A spokesperson for Cambridgeshire police said: “The number of bike thefts has decreased by five per cent compared to the first six months of last year. Since March last year, we have arrested more than 100 people for cycle theft in the county and almost half have since been charged and sent to court.
“We’re working hard to address cycle crime. This includes reviewing and identifying bike-theft hotspots, prosecuting offenders where possible, recovering stolen bikes, proactive patrols and education.
“We urge cyclists to ensure their bike is secured with at least one decent lock, as well as being marked and registered to increase the chance of it being returned if it is stolen.”
Studying location data for the crimes in the first half of 2021 shows the city centre is, perhaps unsurprisingly, the scene of the highest number of bike thefts, with concentrations in the main shopping and entertainment areas, while the station area, Chesterton and the southern end of Huntingdon Road also had clusters of cases. There were a handful of thefts to the south, around Trumpington, Addenbrooke’s and Cherry Hinton.
Cambridge resident Jamie Blower had his bike stolen from the ground floor of the cycle park at the station on Monday (August 23).
“I’ve lived in Cambridge probably for three years now,” he said. “I live in a house share – and every single housemate that I live with has also had their bike stolen from the train station, which I think is absolutely ludicrous.”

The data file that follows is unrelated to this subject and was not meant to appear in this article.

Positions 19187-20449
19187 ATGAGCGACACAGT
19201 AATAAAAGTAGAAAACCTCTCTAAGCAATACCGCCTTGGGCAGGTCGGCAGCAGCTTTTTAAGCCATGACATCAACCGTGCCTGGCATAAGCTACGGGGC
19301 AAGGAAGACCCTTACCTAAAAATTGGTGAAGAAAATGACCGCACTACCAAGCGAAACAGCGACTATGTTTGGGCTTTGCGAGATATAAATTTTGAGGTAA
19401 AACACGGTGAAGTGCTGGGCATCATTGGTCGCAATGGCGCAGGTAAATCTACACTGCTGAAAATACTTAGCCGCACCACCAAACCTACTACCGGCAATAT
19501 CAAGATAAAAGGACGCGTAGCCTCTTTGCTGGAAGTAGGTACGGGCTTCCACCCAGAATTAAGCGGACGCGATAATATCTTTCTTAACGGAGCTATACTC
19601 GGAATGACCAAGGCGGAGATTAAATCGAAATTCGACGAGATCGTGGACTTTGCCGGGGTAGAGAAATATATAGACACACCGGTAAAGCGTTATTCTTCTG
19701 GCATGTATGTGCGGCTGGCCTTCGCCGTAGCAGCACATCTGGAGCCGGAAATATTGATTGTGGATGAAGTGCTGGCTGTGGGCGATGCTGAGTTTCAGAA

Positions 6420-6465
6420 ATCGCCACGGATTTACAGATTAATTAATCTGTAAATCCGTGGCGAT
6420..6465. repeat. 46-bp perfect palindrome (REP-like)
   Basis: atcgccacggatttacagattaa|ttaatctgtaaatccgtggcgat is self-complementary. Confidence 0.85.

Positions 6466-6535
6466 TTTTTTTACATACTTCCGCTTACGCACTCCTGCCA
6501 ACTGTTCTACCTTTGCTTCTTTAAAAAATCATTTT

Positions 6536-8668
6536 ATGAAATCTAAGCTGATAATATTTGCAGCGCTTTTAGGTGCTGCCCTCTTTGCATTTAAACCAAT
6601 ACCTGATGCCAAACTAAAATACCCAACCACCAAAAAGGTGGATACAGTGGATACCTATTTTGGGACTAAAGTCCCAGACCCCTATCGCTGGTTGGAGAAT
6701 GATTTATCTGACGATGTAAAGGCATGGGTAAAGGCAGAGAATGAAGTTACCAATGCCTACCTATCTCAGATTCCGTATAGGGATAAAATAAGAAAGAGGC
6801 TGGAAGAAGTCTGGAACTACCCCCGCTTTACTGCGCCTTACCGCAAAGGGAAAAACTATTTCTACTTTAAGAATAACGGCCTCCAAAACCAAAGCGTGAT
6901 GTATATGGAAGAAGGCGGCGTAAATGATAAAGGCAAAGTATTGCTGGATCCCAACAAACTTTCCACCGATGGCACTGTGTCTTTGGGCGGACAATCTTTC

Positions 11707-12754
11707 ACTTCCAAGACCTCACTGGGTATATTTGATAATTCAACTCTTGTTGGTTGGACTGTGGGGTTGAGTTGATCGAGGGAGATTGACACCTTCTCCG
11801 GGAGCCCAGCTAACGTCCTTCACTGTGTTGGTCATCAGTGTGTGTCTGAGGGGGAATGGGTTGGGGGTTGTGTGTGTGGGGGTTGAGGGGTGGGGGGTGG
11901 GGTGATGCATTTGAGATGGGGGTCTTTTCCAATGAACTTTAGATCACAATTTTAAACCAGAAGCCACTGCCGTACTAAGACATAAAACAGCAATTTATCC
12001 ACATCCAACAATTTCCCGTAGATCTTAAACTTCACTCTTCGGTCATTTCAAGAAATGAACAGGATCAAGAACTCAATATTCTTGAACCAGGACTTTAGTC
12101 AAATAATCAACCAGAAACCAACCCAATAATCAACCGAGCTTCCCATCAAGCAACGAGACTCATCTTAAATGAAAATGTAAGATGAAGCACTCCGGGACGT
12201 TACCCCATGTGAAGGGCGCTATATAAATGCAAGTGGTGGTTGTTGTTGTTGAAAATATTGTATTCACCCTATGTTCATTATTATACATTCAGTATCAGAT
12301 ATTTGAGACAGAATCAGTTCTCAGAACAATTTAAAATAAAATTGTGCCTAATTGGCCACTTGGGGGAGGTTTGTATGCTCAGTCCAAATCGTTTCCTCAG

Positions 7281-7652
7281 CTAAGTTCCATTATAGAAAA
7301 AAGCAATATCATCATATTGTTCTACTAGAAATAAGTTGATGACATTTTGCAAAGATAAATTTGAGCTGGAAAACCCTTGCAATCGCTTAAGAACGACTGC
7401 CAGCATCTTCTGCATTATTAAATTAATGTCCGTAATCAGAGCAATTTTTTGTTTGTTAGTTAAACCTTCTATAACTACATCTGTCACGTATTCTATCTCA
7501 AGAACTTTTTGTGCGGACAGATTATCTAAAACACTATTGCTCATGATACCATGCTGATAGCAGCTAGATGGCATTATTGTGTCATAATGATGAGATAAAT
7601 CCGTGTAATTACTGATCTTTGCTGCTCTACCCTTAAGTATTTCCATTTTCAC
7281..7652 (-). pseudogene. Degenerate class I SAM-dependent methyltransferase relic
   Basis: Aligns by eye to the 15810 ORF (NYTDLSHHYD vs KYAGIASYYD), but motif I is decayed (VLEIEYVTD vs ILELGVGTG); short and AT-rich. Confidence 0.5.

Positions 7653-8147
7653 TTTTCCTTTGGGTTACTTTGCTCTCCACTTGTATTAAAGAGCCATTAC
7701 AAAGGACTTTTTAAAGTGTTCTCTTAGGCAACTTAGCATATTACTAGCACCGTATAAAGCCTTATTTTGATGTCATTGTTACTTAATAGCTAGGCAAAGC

Jamie, who bought the bike off a colleague for £300, added: “We’ve all locked them up. We all went out of our way to buy a nice bike to use for commuting to the station and for leisure.
“Mine was the second most expensive – my housemate had a really expensive bike stolen and I think he was very distraught.”
Last year, the Cambridge Independent conducted similar research for the first half of 2020 when there were 726 thefts – and in 694 cases (95 per cent), the investigation was closed by police with no suspect identified, as you can see from this map.
Police say they work to bring cases to court whenever they can.
In April, Jon Miller, 36, of Paget Road, Cambridge, was given a suspended sentence and criminal behaviour order after pleading guilty to attempted bike theft and going equipped for theft. Miller had been spotted in East Road cutting locks with an angle grinder.
In June, 25-year-old Blake Healy, of Victoria Road in Cambridge, was jailed for 16 weeks after pleading guilty to attempted bike theft, common assault of an emergency worker and using threatening behaviour with intent to cause fear. He was caught on CCTV threatening a member of the public who confronted him as he attempted to steal a bike in Hobson Street, then attempted to headbutt and bite an officer when police caught up with him.
In July, Ricky Green, of Victoria Road, Cambridge, was ordered to carry out 120 hours of unpaid work after he was caught in the act of stealing a Pinnacle Hybrid bike on November 7, 2020, on CCTV. The 37-year-old had sold on the bike worth more than £600 for between £20 and £30 in cash.
And in August, Jamie Smith, 31, was arrested at his home in Fen Road, Cambridge, in connection with the theft of a high-value bicycle from Cambridge station cycle park on April 17. He was charged with theft of a pedal cycle worth £3,500 and was bailed to appear at Cambridge Magistrates’ Court on September 9.
Additional reporting: Adrian Peel